Despite lineup changes, mellower album, Band of Heathens sticking to rock 'n' roll roots

eshaw@islandpacket.comJune 25, 2014 

From left, Richard Millsap, Ed Jurdi, Gordy Quist and Treavor Nealon.



    WHAT: The Band of Heathens

    WHEN: 9:30 p.m. June 29

    WHERE: The Pour House, 1977 Maybank Hwy, Charleston

    COST: $15


Contrary to their name, rock 'n' roll outfit Band of Heathens is a quiet, civilized bunch.

Just listen to the band's fourth studio album "Sunday Morning Record," a mellow and gentle-sounding collection of slow, acoustic tracks. It's a lazily sipped cup of coffee, not an energy drink.

Band of Heathens began as a spontaneous side project at an Austin, Texas bar and became a full-fledged group in 2005. Their fusion of rockabilly, rhythm and blues, and country earned them a loyal Texas following and the title of Best New Band at the Austin Music Awards.

Band of Heathens will play at 9:30 p.m. June 29 at The Pour House in Charleston.

The band has experienced some upheaval recently, with three original members leaving and one moving across the country. Remaining members Gordy Quist and Ed Jurdi enlisted drummer Richard Millsap and keyboardist Trevor Nealon for 2013's "Sunday Morning Record."

Although the album sounds more singer-songwriter than rockabilly, Band of Heathens' rock roots are still there, Jurdi said.

"I think people see us as a rock 'n' roll band, which we are. But for us, a lot of the best stuff we've done is our quieter stuff, and we did more of that on this record."

In an interview with Lowcountry Current, Jurdi discussed the changes in the band, his songwriting process and his favorite thing about Band of Heathens' live shows.

Question. What were some of the changes the band was going through while working on "Sunday Morning Record," and how did you guys deal with them?

Jurdi. The last year and a half we had some lineup changes and personnel changes and people moving around the country, starting families and stuff like that. Just life, really. We kind of have a way of talking ourselves through these things in the form of writing songs. Writing music has helped me reconcile what's going on and has always helped me figure things out. That's always been part of the process and certainly was on this record.

Q. One of the changes was you moving from Austin to Asheville, N.C. How does the band dynamic work now that you've moved away?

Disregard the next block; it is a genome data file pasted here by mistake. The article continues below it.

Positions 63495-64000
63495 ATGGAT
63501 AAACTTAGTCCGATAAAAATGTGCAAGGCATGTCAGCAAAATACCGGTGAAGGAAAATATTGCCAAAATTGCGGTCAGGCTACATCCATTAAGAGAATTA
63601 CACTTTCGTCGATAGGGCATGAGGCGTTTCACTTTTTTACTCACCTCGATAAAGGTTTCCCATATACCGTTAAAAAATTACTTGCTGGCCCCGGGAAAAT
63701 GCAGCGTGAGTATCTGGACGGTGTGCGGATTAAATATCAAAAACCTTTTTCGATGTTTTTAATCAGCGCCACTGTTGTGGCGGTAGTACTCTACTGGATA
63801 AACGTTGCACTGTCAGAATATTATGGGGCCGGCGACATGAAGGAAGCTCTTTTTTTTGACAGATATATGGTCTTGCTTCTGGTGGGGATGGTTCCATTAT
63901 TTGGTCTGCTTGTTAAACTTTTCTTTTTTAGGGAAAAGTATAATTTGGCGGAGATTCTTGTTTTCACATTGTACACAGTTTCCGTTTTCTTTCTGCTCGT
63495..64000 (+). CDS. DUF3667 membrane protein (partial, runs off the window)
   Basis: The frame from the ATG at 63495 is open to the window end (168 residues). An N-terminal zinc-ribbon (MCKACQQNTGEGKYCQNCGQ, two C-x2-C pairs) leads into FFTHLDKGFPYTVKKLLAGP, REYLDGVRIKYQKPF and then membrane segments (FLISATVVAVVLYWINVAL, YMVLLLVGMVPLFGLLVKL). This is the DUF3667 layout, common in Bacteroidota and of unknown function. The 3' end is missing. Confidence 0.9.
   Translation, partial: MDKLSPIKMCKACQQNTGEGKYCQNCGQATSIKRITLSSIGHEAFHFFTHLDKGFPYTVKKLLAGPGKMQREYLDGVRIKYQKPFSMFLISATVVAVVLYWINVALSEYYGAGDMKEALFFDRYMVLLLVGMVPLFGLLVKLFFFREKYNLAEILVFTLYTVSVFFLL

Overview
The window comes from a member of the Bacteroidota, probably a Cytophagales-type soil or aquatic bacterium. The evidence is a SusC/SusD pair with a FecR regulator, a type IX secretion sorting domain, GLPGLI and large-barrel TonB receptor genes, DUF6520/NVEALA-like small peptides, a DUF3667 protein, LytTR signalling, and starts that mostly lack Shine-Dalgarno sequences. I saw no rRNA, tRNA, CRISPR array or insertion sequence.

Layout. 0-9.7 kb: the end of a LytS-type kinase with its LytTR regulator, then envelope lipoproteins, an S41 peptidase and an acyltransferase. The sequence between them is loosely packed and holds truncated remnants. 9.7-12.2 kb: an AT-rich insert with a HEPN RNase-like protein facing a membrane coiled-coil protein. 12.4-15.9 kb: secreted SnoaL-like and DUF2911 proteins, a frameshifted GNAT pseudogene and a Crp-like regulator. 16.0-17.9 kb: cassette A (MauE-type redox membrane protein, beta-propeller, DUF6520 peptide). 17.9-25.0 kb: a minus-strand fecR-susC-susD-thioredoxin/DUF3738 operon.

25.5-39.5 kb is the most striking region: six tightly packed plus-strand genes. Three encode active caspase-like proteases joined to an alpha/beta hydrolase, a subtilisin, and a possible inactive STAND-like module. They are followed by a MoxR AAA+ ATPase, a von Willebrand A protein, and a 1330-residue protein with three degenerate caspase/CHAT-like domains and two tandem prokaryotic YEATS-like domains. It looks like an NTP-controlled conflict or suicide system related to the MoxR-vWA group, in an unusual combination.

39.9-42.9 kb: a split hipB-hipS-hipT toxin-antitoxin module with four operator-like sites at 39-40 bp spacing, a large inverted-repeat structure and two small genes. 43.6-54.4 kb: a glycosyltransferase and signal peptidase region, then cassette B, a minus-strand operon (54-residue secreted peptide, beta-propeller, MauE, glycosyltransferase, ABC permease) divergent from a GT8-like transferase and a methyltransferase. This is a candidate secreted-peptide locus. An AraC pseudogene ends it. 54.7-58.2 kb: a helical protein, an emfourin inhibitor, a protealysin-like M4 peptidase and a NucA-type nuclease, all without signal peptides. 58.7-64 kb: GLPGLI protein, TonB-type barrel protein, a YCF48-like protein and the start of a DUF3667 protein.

Jurdi. We all get along better (laughs). Seriously, it's just meant a little more commuting. It's changed the way we approached touring, but in general, it hasn't really changed a whole lot. It's caused us to focus more and be able to deal with the important stuff and push the noise away, which is a positive thing.

Q. What is your favorite song from "Sunday Morning Record"?

Jurdi. I like all our songs, honestly. I know that's kind of a standard stock answer. It's about having all the pieces fit together to make the puzzle complete. To me, if we took any of the songs off the record, it would change the way the record sounds. Each song has a role in serving the whole story.

Q. Do you still consider yourselves primarily a rock band even though the new album is more mellow and acoustic than previous efforts?

Jurdi. I think we're a rock 'n' roll band. The idea of rock 'n' roll has been twisted and turned and made to mean a lot of different things. In my mind, rock 'n' roll is following your music and doing what you want to do. In the more literal sense, the band is still rock 'n' roll. Our sound is pretty steeped in American music. Even though the presentation of songs might be more acoustic or what some people call singer-songwriter, I do still think that when you hear these songs live, there's definitely an obvious rock 'n' roll element.

Q. What would you say is Band of Heathens' biggest strength?

Jurdi. I'd like to think our songs and our singing. Everyone is into lots of different kinds of music in the band, but at the end of the day it comes down to having good songs and being able to play them well. We spend a lot of time writing the best songs we can. We take the craft seriously.

The songwriting comes in a whole bunch of different shapes. Generally one person has an idea. Sometimes they'll finish that idea themselves and bring it to the band totally finished and the band will arrange it. Sometimes it's more fragmented. One thing that seems to reign true is that there are no rules. Our job is to just be open to that.

Q. How would you describe the band's live shows to someone who's never been?

Jurdi. I think they're pretty dynamic musically. We really try and take the full range from getting really loud to really quiet to doing slow songs, fast songs and everything in between. We're open to improvisation and changing up the way songs sound night to night. I think the people that are into the idea of being part of a night where you hang out with friends and just listen to some music would be into what we're doing. Having fun with it is the biggest thing.

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